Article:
The Burlington County Parks System considers Historic Smithville its centerpiece. In truth, Historic Smithville actually comes in two pieces; the area boasts a remarkable village as well as a separate 312-acre park. But no matter which part you visit, Eastampton Township houses a comprehensive record of the area’s antiquity. Its rich backstory and influential significance makes Historic Smithville worthy of focus as this month’s Jersey Through History feature.
Though a Delaware Indian settlement predates it, the village itself actually dates back to the 17th century. In 1676, Burlington City resident Henry Stacy purchased the “West Jersey Province” property. After his death a decade later, the property changed hands several times. Eventually it was obtained by two New Jersey brothers, Jonathan and Samuel Shreve.
Jersey Through History: Before Historic Smithville
The Shreve brothers established “Shreveville,” where Historic Smithville now stands, as a textile village in 1831. The brothers oversaw numerous operations, including a cotton spinning and weaving factory, plus a spool cotton manufactory; they also owned a calico print works and machine shop. Finally, they ran both a small sawmill and a gristmill, in which grain was ground into flour.
While business was booming, the Shreves built a Greek Revival-style mansion on the grounds in 1840. They also built 18 homes as part of the “upper village” of Park Avenue. They then built additional homes on the south side on Maple Avenue. The factory workers and their families took up residence in these homes. Roughly half of the adult females in the village worked in the factories; meanwhile, all of the children had to attend regular schooling.
The federal government lifted import tariffs on textiles in the late 1840s, and the Shreveville factories began to slow. As a result, the brothers went bankrupt. Life in the village came to a halt, though it is believed that some families remained after the factories closed.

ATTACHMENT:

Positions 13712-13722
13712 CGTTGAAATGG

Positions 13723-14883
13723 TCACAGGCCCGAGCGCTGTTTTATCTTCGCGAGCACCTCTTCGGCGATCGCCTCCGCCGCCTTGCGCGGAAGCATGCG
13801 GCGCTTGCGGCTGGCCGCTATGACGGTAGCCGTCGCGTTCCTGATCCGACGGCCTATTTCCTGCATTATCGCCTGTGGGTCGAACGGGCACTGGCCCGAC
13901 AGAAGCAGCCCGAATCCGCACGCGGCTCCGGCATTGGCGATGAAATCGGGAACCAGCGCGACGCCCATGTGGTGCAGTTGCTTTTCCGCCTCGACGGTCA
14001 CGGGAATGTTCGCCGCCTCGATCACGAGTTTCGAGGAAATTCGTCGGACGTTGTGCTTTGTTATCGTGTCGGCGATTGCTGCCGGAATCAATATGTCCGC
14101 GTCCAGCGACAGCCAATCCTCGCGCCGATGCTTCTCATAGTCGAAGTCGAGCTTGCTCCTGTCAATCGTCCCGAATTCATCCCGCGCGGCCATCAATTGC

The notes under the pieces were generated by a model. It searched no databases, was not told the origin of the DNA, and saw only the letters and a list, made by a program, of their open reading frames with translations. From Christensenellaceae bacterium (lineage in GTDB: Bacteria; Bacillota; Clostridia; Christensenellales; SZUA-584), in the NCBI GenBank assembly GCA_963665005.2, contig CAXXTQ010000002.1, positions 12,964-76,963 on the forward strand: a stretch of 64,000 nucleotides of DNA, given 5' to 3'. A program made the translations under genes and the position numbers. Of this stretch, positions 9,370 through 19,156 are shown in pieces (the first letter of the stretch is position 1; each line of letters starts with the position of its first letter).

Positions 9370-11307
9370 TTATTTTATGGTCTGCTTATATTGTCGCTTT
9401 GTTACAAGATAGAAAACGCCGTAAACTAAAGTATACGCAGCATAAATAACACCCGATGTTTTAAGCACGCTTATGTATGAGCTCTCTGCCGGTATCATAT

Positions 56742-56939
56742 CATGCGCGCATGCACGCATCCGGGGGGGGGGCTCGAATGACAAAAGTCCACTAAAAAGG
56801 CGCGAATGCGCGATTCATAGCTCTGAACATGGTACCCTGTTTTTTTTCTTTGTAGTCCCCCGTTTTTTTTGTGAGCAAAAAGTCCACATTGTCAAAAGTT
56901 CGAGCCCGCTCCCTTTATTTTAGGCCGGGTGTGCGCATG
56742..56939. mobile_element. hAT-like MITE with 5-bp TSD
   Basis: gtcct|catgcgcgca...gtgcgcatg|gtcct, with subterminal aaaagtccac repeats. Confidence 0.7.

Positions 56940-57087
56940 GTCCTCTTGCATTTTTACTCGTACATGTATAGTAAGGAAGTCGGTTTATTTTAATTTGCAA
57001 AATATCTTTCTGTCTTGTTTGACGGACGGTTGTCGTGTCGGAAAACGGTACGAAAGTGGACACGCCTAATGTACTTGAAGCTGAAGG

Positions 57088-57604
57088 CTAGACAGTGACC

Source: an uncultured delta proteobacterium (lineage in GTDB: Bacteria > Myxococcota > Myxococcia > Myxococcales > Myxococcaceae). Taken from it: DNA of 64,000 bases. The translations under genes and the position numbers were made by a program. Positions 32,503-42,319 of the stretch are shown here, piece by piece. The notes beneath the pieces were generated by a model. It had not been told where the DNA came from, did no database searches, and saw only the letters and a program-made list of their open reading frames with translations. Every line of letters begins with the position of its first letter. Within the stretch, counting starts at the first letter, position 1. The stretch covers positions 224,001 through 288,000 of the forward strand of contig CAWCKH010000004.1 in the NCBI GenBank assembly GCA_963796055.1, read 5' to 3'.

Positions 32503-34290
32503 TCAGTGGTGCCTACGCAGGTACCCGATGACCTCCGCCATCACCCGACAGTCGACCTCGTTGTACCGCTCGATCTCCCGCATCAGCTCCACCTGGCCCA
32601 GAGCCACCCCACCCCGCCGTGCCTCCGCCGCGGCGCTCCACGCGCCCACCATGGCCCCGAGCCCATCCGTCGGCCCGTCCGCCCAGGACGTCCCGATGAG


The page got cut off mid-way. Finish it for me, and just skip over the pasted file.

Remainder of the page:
The Origin of Smithville
In 1865, the property was purchased by inventor-industrialist Hezekiah Bradley “H.B.” Smith, who renamed the village to Smithville. In less than a year, Smith established the town’s own post office and a woodworking machinery manufacturing business.
Smith and his wife, Agnes, made other major changes to the village as well. They replaced the homes on Park Avenue and demolished the homes on Maple Avenue. Smith also brought in highly skilled tradesmen; these men worked fewer hours and were paid nearly 40-times more than the Shreves’ workers were. Agnes even helped to publish “New Jersey Mechanic,” a weekly mechanics-themed working-class journal.
During their residence in the mansion, the Smiths added rooms and connected buildings to grow the already impressive structure. Alongside typical rooms, the mansion now included a billiard room, bowling alley, poker room, and bar.
Smithville itself served as a model industrial town under Smith’s ownership. His business, the H. B. Smith Machine Company, began producing the American Star Bicycle in 1880. Though Smith died in his Burlington County village in 1887, his business lived on. His descendants even continued to live in the mansion, where Smith once resided, until 1962.
Historic Smithville in Modern Times
The Burlington County Board of Chosen Freeholders purchased Smithville, including the mansion, in 1975. It is now listed on the New Jersey and National Registers of Historic Places due to its profound past.
In addition to the village, Historic Smithville is home to a massive county park. The park incorporates a variety of habitats and terrains, and is a haven for hikers. The Historic Smithville Park houses forests, meadows, freshwater streams, wetlands, a creek shoreline and the 22-acre Smithville Lake. There are nearly five miles of trails, multiple picnic areas, a butterfly garden, a playground and more. Visitors are welcome to hike, bike, fish, canoe and picnic on the illustrious grounds.
Burlington County is more than 300 years old, with a significant history that dates back even further; Even still, Historic Smithville is one of the county’s most important elements. Though the site’s factory is now in ruins, visitors can still envelop themselves in the area’s rich aesthetic. Moreover, guided tours through the mansion are available throughout the spring, summer and fall seasons. But guests can freely roam the property on their own to best discover this part of Garden State history.
Want to continue your journey through New Jersey’s most historic sites? You can now visit Jersey Through History: The Complete Series.